At this stage all I have to decide is whether there is a real triable issue between the parties. Mr Satchu has cited three English authorities which point to the limited effect of antedating the commencement of a lease in its habendum. In Shaw v Kay 154 ER (Exchequer) 175 it was held that in an action for the breach of a covenant for repair in a lease, a tenant is not liable for acts done before the time of the execution of the lease, although the habendum of the lease states the premises to be held from a date prior to its execution. The habendum in a lease only marks the duration of the tenant’s interests and its operation as a grant is merely prospective. In Earl of Cadogan v Guinness & Others  2 All ER 29 it was held that for the purpose of a statute the lease commenced on the date of execution and was for a term calculated from that date and that the lease could not begin to expire until after execution. Here the lease could not begin to expire from 1st January, 1969 but only from 19th May, 1973 which was for a period of less than five years under the Act. Per Clauson J at p.31
“Now it is a very common experience that in the creation of leasehold terms the term which is expressed to be created s expressed to run as from a date anterior to the date of the document which creates a term. It is very common indeed to find a lease in the year, say, 1936, creating a term of twenty-one years as from Dec 25, 1935. And if in any such lease there is a reference to determination after the first seven years of the term, for the purpose of calculating which are the first seven years, there is no doubt that, on the true construction of the document, the seven years should be construed as beginning from Dec 25, 1935, and not from the date in March, 1936, when the document was actually executed. But it must be borne in mind that it is not possible by a deed executed in March, 1936, to create a term in such a sense as that it shall bring into existence a term prior to the date of the execution of the deed, that is impossible. Although in the instance I have given the term is looked upon as a twenty-one year’s term, in fact it is twenty-one years less the period which had elapsed from Dec 25,1935, when the term nominally begins, and the date of the execution of the deed.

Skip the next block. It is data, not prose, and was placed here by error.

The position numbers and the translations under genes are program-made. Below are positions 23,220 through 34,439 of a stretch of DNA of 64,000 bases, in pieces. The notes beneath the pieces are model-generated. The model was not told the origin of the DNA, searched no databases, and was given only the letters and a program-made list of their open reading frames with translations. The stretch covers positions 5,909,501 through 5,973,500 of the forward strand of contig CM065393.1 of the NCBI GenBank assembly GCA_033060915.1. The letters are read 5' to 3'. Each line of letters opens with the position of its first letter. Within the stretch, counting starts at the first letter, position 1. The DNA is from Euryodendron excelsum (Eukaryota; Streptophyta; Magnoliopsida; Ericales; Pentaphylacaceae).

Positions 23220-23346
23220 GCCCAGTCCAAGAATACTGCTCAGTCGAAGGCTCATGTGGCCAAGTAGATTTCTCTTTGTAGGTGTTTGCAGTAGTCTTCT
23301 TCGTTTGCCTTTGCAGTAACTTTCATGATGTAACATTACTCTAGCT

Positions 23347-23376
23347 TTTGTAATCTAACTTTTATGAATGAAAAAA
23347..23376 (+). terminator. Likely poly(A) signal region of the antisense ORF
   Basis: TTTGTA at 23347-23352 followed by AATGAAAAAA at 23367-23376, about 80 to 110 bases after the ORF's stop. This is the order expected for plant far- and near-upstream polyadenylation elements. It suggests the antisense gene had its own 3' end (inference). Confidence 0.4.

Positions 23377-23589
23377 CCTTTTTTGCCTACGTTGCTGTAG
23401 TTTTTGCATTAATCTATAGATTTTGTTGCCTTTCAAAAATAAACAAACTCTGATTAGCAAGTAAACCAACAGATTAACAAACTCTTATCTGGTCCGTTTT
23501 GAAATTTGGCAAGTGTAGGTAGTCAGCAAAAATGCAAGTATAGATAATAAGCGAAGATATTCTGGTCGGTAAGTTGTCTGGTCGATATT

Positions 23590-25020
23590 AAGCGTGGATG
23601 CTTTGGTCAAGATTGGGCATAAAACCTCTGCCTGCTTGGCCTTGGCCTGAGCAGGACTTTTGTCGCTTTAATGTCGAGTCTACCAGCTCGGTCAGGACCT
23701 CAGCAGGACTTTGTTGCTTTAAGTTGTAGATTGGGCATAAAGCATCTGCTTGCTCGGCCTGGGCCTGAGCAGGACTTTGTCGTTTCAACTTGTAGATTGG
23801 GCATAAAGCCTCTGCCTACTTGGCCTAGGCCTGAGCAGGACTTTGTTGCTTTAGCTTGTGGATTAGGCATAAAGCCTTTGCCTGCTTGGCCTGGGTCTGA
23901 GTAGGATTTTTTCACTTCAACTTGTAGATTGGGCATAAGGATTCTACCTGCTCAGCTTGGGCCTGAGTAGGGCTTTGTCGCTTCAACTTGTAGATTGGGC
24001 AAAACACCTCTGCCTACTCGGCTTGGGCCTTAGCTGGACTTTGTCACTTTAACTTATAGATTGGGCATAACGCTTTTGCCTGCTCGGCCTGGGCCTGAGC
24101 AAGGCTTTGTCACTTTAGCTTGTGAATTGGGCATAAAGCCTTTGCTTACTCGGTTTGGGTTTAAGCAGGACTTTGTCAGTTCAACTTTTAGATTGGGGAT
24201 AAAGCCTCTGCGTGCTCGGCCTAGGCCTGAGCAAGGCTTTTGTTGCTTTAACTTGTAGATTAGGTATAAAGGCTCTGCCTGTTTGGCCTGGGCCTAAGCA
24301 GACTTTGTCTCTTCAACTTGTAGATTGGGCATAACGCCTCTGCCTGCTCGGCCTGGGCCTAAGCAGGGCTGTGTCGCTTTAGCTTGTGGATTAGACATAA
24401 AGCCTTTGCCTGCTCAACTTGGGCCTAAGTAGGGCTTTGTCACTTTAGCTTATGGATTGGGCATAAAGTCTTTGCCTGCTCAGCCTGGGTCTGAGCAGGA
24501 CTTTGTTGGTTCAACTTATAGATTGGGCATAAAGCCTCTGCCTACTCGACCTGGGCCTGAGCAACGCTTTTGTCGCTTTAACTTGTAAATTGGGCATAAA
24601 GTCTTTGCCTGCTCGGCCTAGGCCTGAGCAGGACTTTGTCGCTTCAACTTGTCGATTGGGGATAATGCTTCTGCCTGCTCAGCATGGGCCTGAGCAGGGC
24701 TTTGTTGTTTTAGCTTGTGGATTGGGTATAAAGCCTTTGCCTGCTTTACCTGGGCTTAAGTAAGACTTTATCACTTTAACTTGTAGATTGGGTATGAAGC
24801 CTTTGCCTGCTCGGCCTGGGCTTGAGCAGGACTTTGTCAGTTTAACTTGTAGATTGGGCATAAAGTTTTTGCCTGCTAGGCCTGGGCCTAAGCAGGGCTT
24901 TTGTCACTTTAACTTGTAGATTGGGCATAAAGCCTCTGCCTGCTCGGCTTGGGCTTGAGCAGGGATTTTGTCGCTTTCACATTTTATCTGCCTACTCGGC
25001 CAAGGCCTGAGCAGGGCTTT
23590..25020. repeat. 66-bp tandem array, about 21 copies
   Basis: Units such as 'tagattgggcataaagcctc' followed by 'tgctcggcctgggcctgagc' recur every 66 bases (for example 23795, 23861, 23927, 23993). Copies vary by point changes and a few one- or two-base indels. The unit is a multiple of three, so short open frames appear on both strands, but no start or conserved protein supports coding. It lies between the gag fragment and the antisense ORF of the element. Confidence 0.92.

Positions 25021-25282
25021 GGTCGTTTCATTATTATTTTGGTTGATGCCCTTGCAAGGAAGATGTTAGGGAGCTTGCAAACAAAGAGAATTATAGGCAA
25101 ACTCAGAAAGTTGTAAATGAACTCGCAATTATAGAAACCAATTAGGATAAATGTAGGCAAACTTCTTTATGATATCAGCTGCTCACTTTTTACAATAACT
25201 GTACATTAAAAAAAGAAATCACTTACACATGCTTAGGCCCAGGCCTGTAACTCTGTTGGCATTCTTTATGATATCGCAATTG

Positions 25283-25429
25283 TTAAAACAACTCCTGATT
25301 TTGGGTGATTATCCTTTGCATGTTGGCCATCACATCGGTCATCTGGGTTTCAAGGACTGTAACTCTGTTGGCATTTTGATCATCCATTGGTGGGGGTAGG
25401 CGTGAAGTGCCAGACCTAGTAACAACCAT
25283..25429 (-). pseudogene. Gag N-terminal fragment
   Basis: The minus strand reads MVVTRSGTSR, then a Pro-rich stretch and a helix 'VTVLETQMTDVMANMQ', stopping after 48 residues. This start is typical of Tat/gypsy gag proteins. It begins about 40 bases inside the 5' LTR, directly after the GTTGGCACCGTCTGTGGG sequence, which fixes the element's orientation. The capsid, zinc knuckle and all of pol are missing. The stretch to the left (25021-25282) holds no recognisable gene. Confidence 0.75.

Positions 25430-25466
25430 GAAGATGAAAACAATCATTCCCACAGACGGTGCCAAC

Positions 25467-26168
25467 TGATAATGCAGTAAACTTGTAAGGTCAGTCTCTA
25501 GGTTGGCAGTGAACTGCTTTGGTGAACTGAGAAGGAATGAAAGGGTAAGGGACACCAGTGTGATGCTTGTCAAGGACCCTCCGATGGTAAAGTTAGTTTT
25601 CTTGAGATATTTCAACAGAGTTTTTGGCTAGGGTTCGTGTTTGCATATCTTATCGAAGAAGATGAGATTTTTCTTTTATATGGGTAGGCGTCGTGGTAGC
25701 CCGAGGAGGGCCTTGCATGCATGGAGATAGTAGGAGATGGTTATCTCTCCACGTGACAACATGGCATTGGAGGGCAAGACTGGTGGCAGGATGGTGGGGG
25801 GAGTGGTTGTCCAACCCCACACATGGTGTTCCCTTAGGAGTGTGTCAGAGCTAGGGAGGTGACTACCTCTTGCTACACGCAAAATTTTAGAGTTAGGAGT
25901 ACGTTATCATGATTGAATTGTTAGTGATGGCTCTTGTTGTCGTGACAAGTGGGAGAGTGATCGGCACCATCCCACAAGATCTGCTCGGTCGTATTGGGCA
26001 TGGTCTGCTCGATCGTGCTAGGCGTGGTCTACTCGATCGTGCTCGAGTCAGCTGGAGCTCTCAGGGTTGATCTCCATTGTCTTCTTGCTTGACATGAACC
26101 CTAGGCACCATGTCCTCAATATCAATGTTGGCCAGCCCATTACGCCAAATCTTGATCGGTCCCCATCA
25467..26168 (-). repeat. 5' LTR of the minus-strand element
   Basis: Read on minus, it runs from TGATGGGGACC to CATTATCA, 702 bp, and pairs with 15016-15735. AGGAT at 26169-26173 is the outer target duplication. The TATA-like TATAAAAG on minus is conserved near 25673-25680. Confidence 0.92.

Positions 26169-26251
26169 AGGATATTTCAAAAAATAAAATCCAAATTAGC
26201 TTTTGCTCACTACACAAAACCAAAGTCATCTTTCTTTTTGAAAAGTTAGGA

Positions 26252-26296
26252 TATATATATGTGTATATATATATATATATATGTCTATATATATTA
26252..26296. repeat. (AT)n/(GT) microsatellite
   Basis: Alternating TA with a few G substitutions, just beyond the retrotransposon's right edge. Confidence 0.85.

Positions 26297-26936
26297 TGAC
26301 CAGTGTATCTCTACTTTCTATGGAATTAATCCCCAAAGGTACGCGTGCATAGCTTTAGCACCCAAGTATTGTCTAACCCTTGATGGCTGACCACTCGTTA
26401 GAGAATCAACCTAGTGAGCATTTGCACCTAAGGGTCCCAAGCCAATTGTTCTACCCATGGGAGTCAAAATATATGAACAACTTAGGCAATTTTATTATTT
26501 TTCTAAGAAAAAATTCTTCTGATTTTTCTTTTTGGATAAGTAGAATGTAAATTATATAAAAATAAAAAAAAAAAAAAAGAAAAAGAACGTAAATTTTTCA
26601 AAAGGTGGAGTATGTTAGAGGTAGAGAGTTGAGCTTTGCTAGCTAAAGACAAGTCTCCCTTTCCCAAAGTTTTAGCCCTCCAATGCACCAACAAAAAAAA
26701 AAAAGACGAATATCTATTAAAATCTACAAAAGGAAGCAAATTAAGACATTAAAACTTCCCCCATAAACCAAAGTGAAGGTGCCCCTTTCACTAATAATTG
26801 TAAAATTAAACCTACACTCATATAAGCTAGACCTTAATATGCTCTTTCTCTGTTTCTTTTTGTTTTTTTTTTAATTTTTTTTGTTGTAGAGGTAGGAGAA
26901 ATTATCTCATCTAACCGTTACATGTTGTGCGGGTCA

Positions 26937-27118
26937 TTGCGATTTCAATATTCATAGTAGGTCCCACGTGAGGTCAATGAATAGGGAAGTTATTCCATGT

That seems to me to be a reasonably obvious proposition. But I am supported in my opinion of its obviousness by referring to Shaw v Kay (2), a decision of the Court of Exchequer and a case in which the proposition which I have suggested as being a correct proposition was quite plainly accepted.”